Sermon: the Helper

Lectionary Genesis 2:18-24

A HELPER WHO IS “JUST RIGHT”

You’ve all heard the 10 reasons why God created, Eve, right?

  1. God worried that Adam would always be lost in the garden because He knew men would never ask for directions.
  2. God knew that Adam would one day need someone to hand him the TV remote because men don’t want to see what is on TV; they want to see WHAT ELSE is on TV.
  3. God knew that Adam would never2. buy a new fig leaf when the seat wore out and therefore would need Eve to get one for him.
  4. God knew that Adam would never make a doctor’s appointment for himself.
  5. God knew that Adam would never remember which night was garbage night.
  6. God knew that if the world was to be populated there would have to someone to bear children because men would never be able to handle the pain of childbirth.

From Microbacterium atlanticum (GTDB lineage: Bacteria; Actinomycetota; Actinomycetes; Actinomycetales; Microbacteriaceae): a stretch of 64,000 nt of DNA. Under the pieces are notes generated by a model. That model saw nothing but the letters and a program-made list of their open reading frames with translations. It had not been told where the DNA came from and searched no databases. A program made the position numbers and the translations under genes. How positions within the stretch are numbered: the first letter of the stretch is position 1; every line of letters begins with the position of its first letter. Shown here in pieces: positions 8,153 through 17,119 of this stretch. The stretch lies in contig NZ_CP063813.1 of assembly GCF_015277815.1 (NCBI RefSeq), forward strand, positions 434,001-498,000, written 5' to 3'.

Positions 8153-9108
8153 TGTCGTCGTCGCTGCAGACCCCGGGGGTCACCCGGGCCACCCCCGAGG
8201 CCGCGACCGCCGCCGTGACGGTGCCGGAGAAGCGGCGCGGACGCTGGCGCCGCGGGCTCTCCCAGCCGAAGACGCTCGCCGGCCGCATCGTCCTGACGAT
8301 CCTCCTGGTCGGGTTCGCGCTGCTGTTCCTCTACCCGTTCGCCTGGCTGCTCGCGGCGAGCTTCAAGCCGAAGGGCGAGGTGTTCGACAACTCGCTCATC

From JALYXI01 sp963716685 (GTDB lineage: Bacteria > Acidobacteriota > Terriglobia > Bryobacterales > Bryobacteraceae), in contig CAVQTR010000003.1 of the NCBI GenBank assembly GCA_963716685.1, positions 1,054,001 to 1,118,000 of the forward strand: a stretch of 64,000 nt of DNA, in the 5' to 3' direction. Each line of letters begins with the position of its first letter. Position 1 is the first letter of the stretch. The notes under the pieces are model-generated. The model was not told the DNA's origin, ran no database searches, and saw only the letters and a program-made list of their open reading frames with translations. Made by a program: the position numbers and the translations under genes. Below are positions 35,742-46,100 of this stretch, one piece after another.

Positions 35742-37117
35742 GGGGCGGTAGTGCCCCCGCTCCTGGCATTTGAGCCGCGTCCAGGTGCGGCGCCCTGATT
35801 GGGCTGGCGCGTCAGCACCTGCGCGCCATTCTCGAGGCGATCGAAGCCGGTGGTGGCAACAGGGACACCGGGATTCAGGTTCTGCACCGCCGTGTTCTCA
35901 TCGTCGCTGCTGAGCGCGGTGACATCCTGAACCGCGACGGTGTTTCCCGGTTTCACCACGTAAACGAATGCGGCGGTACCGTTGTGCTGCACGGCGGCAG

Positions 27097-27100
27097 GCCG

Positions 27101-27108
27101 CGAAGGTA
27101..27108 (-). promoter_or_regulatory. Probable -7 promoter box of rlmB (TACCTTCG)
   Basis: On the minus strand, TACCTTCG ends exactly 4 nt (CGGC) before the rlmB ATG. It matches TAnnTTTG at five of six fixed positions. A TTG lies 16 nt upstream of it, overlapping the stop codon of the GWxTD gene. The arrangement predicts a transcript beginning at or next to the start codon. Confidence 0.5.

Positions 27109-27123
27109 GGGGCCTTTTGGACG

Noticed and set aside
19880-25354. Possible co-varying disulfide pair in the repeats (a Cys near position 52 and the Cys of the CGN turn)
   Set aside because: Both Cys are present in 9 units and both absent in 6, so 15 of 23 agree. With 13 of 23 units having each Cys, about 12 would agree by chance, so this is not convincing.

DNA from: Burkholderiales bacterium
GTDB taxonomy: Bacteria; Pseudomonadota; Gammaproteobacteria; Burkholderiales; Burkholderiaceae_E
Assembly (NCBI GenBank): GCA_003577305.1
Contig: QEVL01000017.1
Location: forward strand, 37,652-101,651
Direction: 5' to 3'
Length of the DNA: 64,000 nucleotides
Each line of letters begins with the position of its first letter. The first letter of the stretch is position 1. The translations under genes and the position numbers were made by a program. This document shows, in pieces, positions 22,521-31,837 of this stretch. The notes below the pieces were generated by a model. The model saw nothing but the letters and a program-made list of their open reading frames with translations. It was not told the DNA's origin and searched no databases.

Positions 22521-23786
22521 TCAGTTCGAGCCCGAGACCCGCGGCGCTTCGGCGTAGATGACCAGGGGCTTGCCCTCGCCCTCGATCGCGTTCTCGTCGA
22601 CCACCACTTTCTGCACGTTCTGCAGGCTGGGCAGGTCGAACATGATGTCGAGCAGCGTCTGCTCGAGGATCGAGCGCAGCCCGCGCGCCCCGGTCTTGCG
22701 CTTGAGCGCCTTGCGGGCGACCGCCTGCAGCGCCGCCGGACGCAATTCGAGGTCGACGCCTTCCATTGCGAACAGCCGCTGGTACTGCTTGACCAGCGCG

7. As Keeper of the Garden Adam would never remember where he put his tools.
  8. The Scripture account of creation indicates that Adam needed someone to blame his troubles on when God caught him hiding in the garden.
  9. As the Bible says, “It is not good for man to be alone”, he only ends up getting himself in trouble.
    And the NUMBER ONE reason…
  10. When God finished the creation of Adam he stepped back, scratched his head and said, “I can do better than that.”